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The Situational Judgement Test (SJT)

The Situational Judgement Test Medicine (SJT) is a multiple-choice examination for entry into the Foundation Programme, usually taken during an applicant’s final year of medical school.

The SJT is managed by the UK Foundation Programme Office, and is worth a maximum of 50 points of the Foundation Programme application, with the other 50 available points earned through the Educational Performance Measure, or EPM.

For 2018/19, there are two SJT dates: 7th December 2018, and 7th January 2019.

Access free SJT questions


What does the Situational Judgement Test (SJT) assess?

We speak to Dr. Max Roberts about the Situational Judgement Test Medicine in the video below.

The SJT examines the attributes drawn from the F1 person specification, and aims to assess candidate’s hypothetical ability to:

The SJT doesn’t require experience of the situations it employs, but rather an ability to apply real-world experience and personal attributes – including integrity, resilience, and flexibility – to situations that may arise in future.

What’s the Structure of the Situational Judgement Test Medicine (SJT)?

The SJT is an invigilated exam lasting 140 minutes, designed to test an applicant’s knowledge of an F1 doctor’s role. It’s recommended that you spend two minutes per question.

Despite this, there is no requirement that the applicant have specific clinical experience, but rather the personal attributes appropriate to the role – there is an expectation that candidates will respond as F1 doctors, they don’t need to be F1 doctors.

The questions often appear to lack the information required to make a fully-informed decision. The candidate is therefore required to think as a junior doctor, and make the sort of judgement calls required during the Foundation Programme.

FP applicants will answer 70 questions – 10 of which are pilot questions. The pilot questions do not contribute to the candidate’s raw score, and are there purely for quality-control and calibration purposes.

Of the 60 remaining live questions, around two-thirds will be comprised of ranking questions, with the remaining questions answered through multiple choice.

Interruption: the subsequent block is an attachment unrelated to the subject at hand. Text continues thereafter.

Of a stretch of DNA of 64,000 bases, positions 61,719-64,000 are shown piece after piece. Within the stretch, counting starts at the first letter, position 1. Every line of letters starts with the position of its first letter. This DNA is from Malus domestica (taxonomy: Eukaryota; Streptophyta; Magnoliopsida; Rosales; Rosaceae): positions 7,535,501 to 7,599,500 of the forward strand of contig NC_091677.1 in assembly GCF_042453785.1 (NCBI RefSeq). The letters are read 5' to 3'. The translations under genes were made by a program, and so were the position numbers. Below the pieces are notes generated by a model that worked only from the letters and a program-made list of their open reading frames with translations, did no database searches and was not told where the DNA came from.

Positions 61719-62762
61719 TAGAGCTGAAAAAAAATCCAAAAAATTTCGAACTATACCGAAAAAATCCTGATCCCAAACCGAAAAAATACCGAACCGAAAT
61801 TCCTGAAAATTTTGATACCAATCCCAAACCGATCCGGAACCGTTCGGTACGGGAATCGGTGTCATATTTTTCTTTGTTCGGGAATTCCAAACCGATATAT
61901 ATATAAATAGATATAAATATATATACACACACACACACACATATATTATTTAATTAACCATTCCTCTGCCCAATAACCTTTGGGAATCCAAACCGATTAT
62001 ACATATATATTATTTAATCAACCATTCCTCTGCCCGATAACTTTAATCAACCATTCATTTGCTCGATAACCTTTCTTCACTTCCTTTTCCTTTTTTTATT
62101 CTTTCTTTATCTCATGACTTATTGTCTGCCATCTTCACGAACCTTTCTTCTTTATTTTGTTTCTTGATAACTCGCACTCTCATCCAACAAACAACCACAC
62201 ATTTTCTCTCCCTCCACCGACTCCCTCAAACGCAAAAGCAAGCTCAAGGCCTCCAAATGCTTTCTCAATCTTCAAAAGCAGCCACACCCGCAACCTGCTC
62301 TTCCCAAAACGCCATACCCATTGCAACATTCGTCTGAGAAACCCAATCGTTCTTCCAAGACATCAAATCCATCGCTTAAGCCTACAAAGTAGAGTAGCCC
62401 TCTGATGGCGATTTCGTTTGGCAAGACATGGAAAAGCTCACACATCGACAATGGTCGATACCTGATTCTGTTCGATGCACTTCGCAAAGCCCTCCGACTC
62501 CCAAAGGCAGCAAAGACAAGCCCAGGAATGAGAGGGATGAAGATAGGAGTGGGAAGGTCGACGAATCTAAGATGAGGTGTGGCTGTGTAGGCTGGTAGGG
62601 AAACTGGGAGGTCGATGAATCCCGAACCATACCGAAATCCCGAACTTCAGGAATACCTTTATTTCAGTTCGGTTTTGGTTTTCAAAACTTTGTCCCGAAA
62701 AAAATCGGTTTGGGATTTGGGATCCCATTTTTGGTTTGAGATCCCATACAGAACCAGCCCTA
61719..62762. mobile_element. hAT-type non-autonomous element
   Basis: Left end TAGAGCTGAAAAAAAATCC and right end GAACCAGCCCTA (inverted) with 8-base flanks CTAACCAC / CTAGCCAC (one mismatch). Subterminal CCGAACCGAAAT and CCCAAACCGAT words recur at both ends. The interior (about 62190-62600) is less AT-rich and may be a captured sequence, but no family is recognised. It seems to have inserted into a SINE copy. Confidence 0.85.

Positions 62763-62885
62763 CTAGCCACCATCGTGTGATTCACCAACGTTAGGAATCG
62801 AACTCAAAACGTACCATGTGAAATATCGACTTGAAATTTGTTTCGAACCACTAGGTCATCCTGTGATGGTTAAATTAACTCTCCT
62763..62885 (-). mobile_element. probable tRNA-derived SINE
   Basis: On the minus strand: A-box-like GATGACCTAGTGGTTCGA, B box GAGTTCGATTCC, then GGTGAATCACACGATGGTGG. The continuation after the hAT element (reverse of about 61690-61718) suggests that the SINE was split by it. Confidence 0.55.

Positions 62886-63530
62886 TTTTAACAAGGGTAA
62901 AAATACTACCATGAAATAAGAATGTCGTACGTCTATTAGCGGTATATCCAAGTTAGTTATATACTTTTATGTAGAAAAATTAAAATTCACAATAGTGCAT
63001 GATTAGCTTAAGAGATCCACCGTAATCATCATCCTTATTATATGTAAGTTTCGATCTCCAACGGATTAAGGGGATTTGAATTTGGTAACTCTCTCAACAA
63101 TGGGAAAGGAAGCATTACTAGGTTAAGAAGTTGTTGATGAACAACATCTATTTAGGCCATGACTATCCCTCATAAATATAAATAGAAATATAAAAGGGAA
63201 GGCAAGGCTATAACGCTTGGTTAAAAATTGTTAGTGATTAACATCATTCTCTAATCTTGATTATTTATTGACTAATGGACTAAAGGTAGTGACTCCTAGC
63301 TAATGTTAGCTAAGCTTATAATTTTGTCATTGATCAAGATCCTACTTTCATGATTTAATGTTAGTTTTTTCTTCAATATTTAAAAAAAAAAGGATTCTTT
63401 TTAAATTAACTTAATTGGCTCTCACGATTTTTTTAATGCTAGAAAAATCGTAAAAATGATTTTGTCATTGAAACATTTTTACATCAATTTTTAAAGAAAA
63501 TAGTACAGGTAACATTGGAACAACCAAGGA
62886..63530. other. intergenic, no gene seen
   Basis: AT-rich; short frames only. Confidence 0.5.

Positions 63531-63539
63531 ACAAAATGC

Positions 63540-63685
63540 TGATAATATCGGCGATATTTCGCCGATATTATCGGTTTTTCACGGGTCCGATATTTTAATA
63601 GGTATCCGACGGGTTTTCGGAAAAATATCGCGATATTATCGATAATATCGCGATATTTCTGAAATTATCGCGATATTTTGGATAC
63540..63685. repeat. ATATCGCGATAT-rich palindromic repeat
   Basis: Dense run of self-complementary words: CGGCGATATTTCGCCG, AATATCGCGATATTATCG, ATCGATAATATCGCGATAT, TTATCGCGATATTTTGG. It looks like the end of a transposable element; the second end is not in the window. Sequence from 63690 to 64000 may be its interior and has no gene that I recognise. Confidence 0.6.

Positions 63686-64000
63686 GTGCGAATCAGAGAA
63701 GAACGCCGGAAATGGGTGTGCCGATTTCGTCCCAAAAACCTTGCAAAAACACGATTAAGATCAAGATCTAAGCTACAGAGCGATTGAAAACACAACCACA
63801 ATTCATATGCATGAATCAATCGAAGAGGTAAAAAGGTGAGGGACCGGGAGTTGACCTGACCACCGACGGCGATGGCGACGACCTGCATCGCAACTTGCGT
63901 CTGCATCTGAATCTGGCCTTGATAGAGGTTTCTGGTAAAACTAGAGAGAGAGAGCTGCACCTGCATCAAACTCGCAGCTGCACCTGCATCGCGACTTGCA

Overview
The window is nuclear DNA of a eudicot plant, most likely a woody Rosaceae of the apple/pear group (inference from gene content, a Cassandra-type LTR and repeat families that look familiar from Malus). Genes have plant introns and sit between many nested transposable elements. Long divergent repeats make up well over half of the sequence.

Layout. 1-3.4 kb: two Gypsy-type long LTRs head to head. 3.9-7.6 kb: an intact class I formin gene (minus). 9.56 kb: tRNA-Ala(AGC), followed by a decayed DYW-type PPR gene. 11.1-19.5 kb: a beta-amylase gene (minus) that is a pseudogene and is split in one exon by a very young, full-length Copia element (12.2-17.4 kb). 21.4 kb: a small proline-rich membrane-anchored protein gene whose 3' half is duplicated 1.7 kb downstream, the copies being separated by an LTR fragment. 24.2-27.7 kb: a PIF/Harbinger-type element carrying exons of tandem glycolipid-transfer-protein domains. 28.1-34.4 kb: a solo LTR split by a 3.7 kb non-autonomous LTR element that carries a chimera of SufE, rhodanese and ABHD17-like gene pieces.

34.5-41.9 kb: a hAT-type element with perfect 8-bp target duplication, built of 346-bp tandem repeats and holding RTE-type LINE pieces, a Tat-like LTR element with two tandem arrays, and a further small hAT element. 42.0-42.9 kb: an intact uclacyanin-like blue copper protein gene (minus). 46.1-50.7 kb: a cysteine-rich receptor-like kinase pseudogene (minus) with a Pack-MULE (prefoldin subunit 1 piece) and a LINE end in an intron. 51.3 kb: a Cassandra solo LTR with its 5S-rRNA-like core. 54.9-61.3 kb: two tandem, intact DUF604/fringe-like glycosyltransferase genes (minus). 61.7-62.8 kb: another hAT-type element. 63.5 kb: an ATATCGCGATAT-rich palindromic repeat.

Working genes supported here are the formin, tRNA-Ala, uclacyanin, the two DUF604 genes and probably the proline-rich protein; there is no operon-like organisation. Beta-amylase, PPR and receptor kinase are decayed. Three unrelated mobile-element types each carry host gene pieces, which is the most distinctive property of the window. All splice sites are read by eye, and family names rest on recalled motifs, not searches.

The SJT is thus split into two parts:

Part Questions Question Types
Part One Two-thirds of the questions In Part One there are four different formats of lead-ins you may be asked:

1. Rank in order the appropriateness of the following actions in response to this situation (1= Most appropriate; 5= Least appropriate)
2. Rank the order in which the following tasks should be undertaken (1= Do first; 5= Do last)
3. Rank in order the importance of the following considerations in the management of this situation (1= Most important; 5= Least important)
4. Rank in order the extent to which you agree with the following statements in this situation (1= Most agree with; 5= Least agree with)
Part Two One-third of the questions In Part Two there are two different question formats:

1. Choose the three most appropriate actions to take in this situation.
2. Choose the three most important considerations to consider in the management of this situation

How is the Situational Judgement Test Medicine (SJT) scored?

Questions require candidates to indicate how they think an F1 doctor should respond to various scenarios, for a maximum of 20 marks for ranking questions, and 12 for the MCQs.

These marks are then scaled to match the education performance measure scale. Both the SJT score and the overall application result are then made available on Oriel.

The candidate’s raw score is reviewed by subject matter experts, or SMEs, and evaluated against a set of ‘correct’ answers. Due to the focus on a candidate’s judgement, there is a wide range of possible responses – however, the SMEs will reach a consensus as to their preferences, and this will effectively become the perfect set of answers. This ensures that the scoring is standardised, and candidates’ results are easily compared.

The scoring system is not absolute, however, and candidates are able to earn points for ‘incorrect’ answers – or those deviating from the perfect answers decided by the SMEs. An example of the system is as follows:

Using this model, the ‘perfect’ answer of 1, 2, 3, 4, 5 would receive 20 points – four each for the five correct placements, but the worst possible answer – 5, 4, 3, 2, 1 – would still receive eight points. This is because number 3 is still in its ‘perfect’ position, and 4 and 2 are two places out – earning two points apiece. Only 1 and 5 earn zero points. There is therefore no negative marking on the SJT, and no reason to not answer every question. Even if the candidate is unsure as to what to do with many of the responses they are presented with, most will be able to identify at least one process they value as important, or a course of action they would prioritise.

Access free SJT questions

When should I sit the Situational Judgement Test Medicine (SJT)?

For 2018/19, there are two SJT dates: 7th December 2018, and 7th January 2019.

What does the UK Foundation Programme Office (UKFPO) look for in potential F1 doctors?

The UKFPO have released a vast amount of information about the behaviours they are looking for in a potential F1 doctor. Whilst many are difficult to display in the SJT, it is important for the candidate to role play as an F1 doctor, considering the below descriptors when answering the SJT.

The UKFPO want to see evidence that a candidate:

Booking the Foundation Programme SJT

The medical school or the UKFPO’s eligibility office provides details about dates for the Situational Judgement Test Medicine, and how to book a place, and provide a printable practice paper. The UKFPO does not endorse any commercial preparation resources. The practice paper may be found here.

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